ensure national security, but also homeland security as well as 
ensuring scientific work goes on unfettered. So in that regard, 
we are very hopeful.
    It is a reporting requirement. All departments and agencies 
are submitting to that. And we have not come up with the next 
step, so to speak, in trying to finalize the policy. This has 
generated, though, incredible discussions across the 
interagency where departments are getting together and 
discussing how they are handling it. We received several phone 
calls to see how we were dealing with our university grants 
program and the language that we have inserted that provides us 
at least a stop-gap measure should it be necessary to ensure 
that publication of certain materials would not proceed.
    So this has actually been a very positive outcome, I think, 
across the government.
    Chairman Lieberman. Good. Dr. Keim, do you anticipate that 
the NSABB may be asked to help the White House in these 
    Mr. Keim. We do whatever the Administration asks us to do 
and we do not do anything they do not. [Laughter.]
    Chairman Lieberman. A good standard. Thank you for that.
    Dr. Fauci, do you want to comment on that at all?
    Dr. Fauci. Well, I actually agree with what Dr. Gerstein 
said. If you look carefully at the DURC policy--the part about 
within 60 days to give an inventory, within 90 days to 
determine how you are going to do risk mitigation--that was 
really the first cut at making sure we know what is going on 
right now. I think this is going to be an evolving process. 
Ultimately, we are going to try and make sure that when you get 
down to the local level of the institutional biosafety 
committees, a lot of the kinds of monitoring that will be done 
will be essentially automatic by well-trained people.
    Chairman Lieberman. I agree.
    Let me ask this question. In your testimony, Dr. Fauci, you 
discussed NIH-funded efforts to develop a universal influenza 
vaccine, and Dr. Inglesby highlights the ongoing efforts to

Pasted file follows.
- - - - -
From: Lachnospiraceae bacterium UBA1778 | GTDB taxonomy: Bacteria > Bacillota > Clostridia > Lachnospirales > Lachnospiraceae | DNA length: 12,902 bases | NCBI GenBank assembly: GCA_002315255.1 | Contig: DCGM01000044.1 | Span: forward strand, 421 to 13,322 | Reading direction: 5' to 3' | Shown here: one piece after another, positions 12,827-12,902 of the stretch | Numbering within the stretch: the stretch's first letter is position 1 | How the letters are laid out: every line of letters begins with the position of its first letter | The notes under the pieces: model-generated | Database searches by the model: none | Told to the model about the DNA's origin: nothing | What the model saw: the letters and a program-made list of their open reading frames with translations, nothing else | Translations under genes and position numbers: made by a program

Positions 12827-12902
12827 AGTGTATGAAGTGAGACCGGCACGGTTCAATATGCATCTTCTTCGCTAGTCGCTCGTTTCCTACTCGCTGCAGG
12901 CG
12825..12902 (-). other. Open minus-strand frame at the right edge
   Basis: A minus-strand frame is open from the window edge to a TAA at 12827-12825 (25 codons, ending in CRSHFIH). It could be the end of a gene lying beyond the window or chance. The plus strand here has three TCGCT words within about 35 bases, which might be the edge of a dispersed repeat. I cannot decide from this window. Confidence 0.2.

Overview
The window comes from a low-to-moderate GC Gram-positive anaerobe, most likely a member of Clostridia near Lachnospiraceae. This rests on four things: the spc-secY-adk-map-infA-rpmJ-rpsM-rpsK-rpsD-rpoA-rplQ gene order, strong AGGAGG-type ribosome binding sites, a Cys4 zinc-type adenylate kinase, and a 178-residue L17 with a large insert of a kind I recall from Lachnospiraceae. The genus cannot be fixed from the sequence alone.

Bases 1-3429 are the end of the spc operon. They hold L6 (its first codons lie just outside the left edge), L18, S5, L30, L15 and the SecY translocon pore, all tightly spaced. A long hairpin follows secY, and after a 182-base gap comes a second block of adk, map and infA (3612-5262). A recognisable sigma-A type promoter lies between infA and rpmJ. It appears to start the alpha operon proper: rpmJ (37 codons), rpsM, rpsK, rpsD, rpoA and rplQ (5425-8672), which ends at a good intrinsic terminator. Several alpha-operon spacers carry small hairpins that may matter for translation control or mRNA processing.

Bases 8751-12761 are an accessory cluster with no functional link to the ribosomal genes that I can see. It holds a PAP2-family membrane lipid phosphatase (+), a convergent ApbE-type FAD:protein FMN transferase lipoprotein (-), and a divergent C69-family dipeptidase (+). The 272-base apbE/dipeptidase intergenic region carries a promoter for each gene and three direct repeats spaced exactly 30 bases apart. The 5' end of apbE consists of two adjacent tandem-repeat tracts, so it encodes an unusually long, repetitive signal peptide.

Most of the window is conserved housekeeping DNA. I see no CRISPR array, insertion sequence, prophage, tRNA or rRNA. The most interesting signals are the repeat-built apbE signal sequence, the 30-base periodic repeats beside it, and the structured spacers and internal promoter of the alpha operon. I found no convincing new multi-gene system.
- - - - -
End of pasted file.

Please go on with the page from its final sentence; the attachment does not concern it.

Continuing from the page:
develop vaccines focused on H5N1. I wonder whether the findings 
of these kinds of studies will lead NIH and other organizations 
that fund vaccine research to increase the priority that you 
are placing on these kinds of research efforts?
    Dr. Fauci. The answer is a resounding yes. There are a 
couple of ways of getting rid of this problem. One of them, I 
think, Dr. Inglesby mentioned in his testimony, certainly in 
some discussions we have had, is to just kill the chickens that 
have H5N1 and make sure that we just get rid of the reservoir. 
That is very difficult to do because you have countries that 
are not necessarily interested for economic and other reasons.
    The other thing is to have available countermeasures that 
actually work really very well. The idea of getting a universal 
influenza vaccine is not only going to be very important for 
seasonal influenza, so we do not have to keep chasing each year 
getting the right combination and matching it with what is 
circulating out there, but also, it is a major countermeasure 
against the emergence of a pandemic.
    So we are putting a considerable amount of effort, and we 
have had some very encouraging scientific advances over the 
past year and a half to 2 years on understanding much better 
the type of immune response that you need to induce in an 
individual to cover virtually all strains. We are not there 
yet, but this is something that we see as the light at the end 
of the tunnel. It is always risky to predict when you are going 
to get a vaccine for whatever, but unlike it was a few years 
ago, we now see that we have the scientific mechanisms and 
wherewithal that we are on the road to developing a universal 
flu vaccine.
    Chairman Lieberman. Well, that is tremendously encouraging, 
and, of course, that is exactly the kind of work even in a 
budget-constrained atmosphere that I hope we will find adequate 
funds for.
    Do you want to comment at all on that, Dr. Inglesby?
    Dr. Inglesby. I would say that it is extremely encouraging. 
It is exciting. If we had a universal flu vaccine, it would 
change the risk equation for everything we have talked about 
today in the realm of influenza. So I would just strongly 
support the efforts that are going on at NIH by the industry on 
    Chairman Lieberman. I have a final question, which is the 
kind of question, I must say for the benefit of staff, that my 
friend and colleague from Delaware, Senator Carper, would 
normally ask if he were here. Incidentally, I learned a lot 
from the testimony today and, overall, I am reassured by the 
government policies that have been put into effect. Even at the 
far end that we have set up a decisionmaking process that 
considers and values risk mitigation and says, in some cases, 
it may be that there will be a decision that research should 
not proceed because it is impossible to adequately mitigate the 
    So the question Senator Carper would ask, I believe, if he 
were here, is if you were a member of the Committee, is there 
anything more that we, with our primary concern about homeland 
security, ought to be either asking the government to do or 
doing ourselves, either by way of encouraging regulation or, in 
the extreme, some kind of legislation? Dr. Inglesby.
    Dr. Inglesby. I do not see at this point any legislative or